Strawberries and rhubarb are no strangers to each other—the pairing is as classic as jam and toast. So it’s a no-brainer to combine them in this sweet jam. You’ll want to cook the rhubarb until completely broken down before adding in the strawberries, sugar, and vanilla extract. Thanks to the jam’s loose texture, it’s easy to swirl into yogurt or spread over fresh goat cheese on toast.

  • Strawberry Balsamic Black Pepper Jam

    Lucy Baker

    Here, sunny and simple strawberry jam gets a dark and sophisticated twist. Top-quality ingredients are key to producing a top-notch jam—reach for farmstand strawberries, grind your own black peppercorns, and grab that nice bottle of balsamic you keep for special occasions (making a jam this good is a special occasion in and of itself). What’s left is a jam with a kick that’s perfect for pairing with creamy cheeses and tiny toasts.

  • Strawberry Balsamic Thyme Jam

    Strawberry Balsamic Thyme Jam
    This jam is insanely delicious; equal parts sweet and sophisticated. The balsamic vinegar adds depth of flavor and brings out the juicy, sunny taste of the strawberries. And the thyme, oh the thyme! It provides an addictive, lemony, herby essence. Try it over toast with ricotta, or sandwiched between two shortbread cookies. Get the recipe! [Photograph: Lucy Baker]. Lucy Baker

    This strawberry balsamic jam swaps out the pepper for fresh thyme to add a hint of herby flavor. The balsamic vinegar adds a depth of flavor that balances the sweet, juicy taste of the strawberries. The ingredients come together to create a grown-up version of strawberry jam that goes just as well with ricotta as it does sandwiched between two shortbread cookies.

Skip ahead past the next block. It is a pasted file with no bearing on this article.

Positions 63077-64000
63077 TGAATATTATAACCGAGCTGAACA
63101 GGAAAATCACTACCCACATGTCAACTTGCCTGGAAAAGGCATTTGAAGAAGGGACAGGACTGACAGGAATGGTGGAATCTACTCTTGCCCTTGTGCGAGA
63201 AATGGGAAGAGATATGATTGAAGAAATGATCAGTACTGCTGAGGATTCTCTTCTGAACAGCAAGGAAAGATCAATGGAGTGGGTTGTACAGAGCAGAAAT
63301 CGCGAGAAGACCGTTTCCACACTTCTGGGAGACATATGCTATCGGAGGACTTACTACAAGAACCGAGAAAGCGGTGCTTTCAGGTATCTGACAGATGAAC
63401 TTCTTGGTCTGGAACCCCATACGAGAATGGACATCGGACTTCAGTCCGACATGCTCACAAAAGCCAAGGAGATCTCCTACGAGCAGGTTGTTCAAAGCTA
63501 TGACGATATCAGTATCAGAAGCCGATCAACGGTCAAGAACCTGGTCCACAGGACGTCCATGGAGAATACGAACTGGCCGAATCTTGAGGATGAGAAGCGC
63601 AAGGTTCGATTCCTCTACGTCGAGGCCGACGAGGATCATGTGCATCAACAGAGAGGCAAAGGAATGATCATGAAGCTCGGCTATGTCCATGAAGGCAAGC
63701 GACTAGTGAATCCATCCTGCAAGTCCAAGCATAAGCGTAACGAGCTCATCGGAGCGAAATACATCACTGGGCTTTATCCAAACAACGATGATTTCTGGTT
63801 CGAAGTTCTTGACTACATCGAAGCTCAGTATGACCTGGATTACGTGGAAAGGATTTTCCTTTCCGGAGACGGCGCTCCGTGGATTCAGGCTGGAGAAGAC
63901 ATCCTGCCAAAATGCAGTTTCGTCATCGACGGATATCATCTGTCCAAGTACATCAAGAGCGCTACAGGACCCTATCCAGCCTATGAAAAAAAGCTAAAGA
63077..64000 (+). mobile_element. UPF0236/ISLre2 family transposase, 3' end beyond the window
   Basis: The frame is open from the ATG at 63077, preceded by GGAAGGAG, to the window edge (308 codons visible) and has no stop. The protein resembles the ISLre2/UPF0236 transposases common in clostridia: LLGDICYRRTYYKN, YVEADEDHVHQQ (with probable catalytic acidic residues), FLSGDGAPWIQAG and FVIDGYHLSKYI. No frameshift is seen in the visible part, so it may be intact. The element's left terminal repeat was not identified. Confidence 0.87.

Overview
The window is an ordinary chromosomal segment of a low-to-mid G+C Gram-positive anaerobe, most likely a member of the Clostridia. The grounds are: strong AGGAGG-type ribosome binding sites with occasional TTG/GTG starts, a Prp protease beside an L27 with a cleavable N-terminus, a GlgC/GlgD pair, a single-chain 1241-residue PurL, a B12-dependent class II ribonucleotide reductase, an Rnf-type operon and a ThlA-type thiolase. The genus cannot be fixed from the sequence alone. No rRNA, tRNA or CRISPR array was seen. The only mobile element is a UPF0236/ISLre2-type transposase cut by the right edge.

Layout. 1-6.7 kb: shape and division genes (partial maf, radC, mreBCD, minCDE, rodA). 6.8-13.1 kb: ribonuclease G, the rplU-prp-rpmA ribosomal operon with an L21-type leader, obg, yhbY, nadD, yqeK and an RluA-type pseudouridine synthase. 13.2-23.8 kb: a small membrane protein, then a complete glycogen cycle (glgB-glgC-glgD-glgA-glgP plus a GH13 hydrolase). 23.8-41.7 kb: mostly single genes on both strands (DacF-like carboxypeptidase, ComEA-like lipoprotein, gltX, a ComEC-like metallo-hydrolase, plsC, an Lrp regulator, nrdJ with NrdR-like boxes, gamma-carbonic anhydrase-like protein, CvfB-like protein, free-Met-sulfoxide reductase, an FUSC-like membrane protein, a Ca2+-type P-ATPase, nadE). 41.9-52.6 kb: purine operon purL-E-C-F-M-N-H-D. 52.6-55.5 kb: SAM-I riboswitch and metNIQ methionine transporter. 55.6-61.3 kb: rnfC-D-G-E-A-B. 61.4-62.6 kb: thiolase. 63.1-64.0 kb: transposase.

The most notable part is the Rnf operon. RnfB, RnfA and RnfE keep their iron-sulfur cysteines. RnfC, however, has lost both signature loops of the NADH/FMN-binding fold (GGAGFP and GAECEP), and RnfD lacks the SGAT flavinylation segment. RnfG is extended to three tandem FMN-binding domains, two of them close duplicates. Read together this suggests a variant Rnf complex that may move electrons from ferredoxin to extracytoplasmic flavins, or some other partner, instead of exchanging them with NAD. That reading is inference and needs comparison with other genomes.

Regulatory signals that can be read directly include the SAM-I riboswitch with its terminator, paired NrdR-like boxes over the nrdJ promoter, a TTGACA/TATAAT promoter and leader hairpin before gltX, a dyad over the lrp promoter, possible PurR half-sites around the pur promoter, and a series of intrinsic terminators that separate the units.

• Perfect Sour Cherry Jam

    Lucy Baker

    Though this recipe requires pitting your cherries, the small bit of extra labor is worth it in the end. The cherries are briefly pulsed in a food processor just until chopped, before heading to the stove. For a juicier, more spreadable jam, it’s important to simmer the fruit with the lemon juice for a bit before adding the other ingredients. The process will leave you with a perfectly tart and sour cherry jam that’s begging to be topped on a buttery, tender biscuit.

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  • Easy Grape Jam

    Emily Teel

    No classic PB&J is complete without grape jam. Here, you’ll want to use flavorful grapes like concord. Though chunkier jams normally require peeling the grapes, we make it easier by turning to a food mill for both skinning and seeding. After cooking and canning, you’re left with a sweet, tart, and juicy jam that’s bursting with grape flavor.

  • Jalapeño Jam

    Joshua Bousel

    Looking for a jam with a kick? Jalapeño jam might just become your new favorite. All it takes is pulsing jalapeños and green bell peppers in a food processor, then mixing it with sugar, vinegar, lemon juice, salt, and liquid pectin over heat. After the canned jam sits in a boiling hot-water bath for about 10 minutes, let it cool for 24 hours. Then enjoy the sweet, spicy, and tangy condiment on crackers, biscuits, burgers, and more.